March 7, 2009
The Commercial Dispatch has a very good Web site showing the location, asking price and photos of the proposed sites for the new sports complex. There is a need for the "Sportsplex" but at what price. The sites have an asking prices ranging form $3,400 to $28,000 per acre. The photos show the sites are swamp land or at best in a flood plain.
The Burns Bottom tract is located near the downtown area; it would be a good idea to place the complex in this area and I''m sure the landowners would be willing to dump this property on the Recreation Board for the right price. However, this land would need to be raised at least 10 feet to get it above flood stage. Has anyone considered the cost of the dirt to accomplish this task? If this property is filled in, what effect would it have on the property along the Riverwalk?
I picked the Burns Bottom because it is one of the cheaper properties but all of them have low elevation problems. The asking price of most of the property is ridiculous. The property owners are saying that their parcel of land is worth the asking price; therefore this is the fair market value and it should be taxed based on the fair market value but I would bet it is taxed at a fraction of the asking price. I see no reason why the taxpayers of Lowndes County should give a bailout to these property owners.
If we are to buy swamp land, let''s buy the property from the Corps of Engineers, it is the cheapest, it''s 156 acres and it floods just as good as the other properties.
jack taylor commented at 3/8/2009 4:47:00 AM:
Propst park flooded for years & sometimes back-to-back years we had to start seasons after the flood water went down off the fields & the muck & mess was cleaned off. I really can't even believe we would consider a sportsplex anywhere close to a creek or river..We spent alot of money on the Riverwalk & it already floods.Please pick a site that we won't be saying: I told you so.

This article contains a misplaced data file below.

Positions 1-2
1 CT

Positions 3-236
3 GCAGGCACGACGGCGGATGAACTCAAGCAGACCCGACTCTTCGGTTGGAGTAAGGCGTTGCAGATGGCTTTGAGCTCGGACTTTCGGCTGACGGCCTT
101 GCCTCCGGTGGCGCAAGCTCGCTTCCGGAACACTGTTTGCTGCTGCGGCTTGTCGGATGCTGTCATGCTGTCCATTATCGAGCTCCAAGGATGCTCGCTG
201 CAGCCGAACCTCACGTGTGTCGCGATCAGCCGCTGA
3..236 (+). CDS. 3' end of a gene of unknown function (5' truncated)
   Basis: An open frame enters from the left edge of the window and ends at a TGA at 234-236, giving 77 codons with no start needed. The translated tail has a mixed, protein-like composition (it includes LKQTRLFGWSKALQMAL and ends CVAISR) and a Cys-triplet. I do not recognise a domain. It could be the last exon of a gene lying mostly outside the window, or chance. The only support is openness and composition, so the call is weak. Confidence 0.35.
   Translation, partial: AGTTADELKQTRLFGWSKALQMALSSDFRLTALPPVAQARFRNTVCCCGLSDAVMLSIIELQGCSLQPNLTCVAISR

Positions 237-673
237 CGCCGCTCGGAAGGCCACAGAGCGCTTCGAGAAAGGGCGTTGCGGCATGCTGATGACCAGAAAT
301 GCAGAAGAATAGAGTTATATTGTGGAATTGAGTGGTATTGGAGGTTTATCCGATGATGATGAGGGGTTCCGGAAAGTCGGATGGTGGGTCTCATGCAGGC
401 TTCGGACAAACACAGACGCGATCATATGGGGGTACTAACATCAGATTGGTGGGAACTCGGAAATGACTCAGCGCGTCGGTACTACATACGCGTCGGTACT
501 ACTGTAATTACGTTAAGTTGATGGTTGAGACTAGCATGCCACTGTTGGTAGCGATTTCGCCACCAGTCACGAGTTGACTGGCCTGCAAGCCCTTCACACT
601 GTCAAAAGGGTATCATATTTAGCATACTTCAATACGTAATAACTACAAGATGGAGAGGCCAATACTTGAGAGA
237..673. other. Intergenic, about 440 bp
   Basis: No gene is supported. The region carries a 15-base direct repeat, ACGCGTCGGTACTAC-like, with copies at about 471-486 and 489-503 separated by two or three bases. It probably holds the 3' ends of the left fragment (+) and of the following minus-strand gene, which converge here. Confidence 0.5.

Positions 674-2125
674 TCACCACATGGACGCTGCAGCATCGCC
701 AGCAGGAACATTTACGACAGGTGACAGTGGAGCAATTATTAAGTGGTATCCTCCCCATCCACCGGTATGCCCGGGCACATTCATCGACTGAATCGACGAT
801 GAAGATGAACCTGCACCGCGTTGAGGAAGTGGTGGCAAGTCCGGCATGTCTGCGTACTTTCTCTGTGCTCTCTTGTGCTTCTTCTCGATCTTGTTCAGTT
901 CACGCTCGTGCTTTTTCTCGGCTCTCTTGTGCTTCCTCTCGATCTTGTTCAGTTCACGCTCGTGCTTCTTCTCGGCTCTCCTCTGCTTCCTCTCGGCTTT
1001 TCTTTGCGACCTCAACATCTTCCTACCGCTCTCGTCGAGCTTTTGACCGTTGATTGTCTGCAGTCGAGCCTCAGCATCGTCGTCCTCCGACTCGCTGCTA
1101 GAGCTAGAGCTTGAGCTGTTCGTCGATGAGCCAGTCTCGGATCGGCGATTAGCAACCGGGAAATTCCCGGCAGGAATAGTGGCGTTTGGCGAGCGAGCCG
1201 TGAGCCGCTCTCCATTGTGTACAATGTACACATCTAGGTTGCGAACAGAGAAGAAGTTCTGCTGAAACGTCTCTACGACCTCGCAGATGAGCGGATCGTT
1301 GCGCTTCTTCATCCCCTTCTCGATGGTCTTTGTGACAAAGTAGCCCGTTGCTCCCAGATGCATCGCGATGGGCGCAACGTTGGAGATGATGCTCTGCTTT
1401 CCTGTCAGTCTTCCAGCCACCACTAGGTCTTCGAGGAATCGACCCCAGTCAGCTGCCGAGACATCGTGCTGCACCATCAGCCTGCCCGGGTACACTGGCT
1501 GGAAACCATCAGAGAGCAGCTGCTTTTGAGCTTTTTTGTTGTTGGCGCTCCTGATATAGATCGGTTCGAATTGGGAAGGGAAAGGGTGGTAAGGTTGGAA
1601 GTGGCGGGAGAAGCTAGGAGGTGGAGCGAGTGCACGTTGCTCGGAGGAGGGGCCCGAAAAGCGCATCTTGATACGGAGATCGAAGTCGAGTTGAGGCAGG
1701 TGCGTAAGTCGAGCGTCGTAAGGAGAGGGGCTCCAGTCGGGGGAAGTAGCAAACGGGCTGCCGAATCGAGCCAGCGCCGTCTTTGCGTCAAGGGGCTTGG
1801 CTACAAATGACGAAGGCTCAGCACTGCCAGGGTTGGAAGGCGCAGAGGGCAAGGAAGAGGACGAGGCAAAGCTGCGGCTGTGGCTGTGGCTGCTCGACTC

Butch & Kathy Hill commented at 3/9/2009 3:34:00 PM:
Columbus has a wonderful history - now let us focus on the future. A sportsplex that is close to downtown that promotes our fair city would be in the best interests of our Possom Town. If we build a sportsplex/Recreational facility and utilize both the Corp land by the Riverwalk and the Burns Bottom properties we could build a Sportsplex that would be enhanced by the Riverwalk and downtown merchants. It would be surrounded with picnic and sitting areas along with enough acreage for baseball, soccer, football, basketball and all the in betweens that make a Sportsplex. We would have a place where families and friends could enjoy a variety of sports and enjoy nature. People all over Mississippi will visit our fair city and we will have serious bragging rights.
Last weekend we had a Soccer Competition at Oxford's new Sportsplex. It was a really nice setup with plenty of room for all sports. It was built for the future and was close to food, lodging, and shopping.
If we build a Sportxplex that has alot of acreage as well as close proximity to our merchants we will find ourselves with serious generated revenue for soccer and other sport competitions. Yes, we could go a cheaper route - but we're not about cheaper, are we??? We don't want to portray one of our finest efforts in a manner that in a few years we will have outgrown? Let's do it right the first time because if we do Columbus will have a Sportsplex recreational facility that we will be proud of for generations to come.
Debbie Gaddis commented at 3/24/2009 12:42:00 AM:
I believe it is against the law to develop wetlands. Federal law. Does the federal law not apply when a city is involved?
Wetlands protect the environment and are a vital part of the ecosystem. Mitigation in another area does not do a very good job of filling the original wetland's role in the local ecosystem.
1. Slimantics: A tale of two tails LOCAL COLUMNS
2. Susan Estrich: What went wrong in Ferguson NATIONAL COLUMNS
3. Our View: A local take on border security DISPATCH EDITORIALS
4. Froma Harrop: Is Ferguson a social media victim? NATIONAL COLUMNS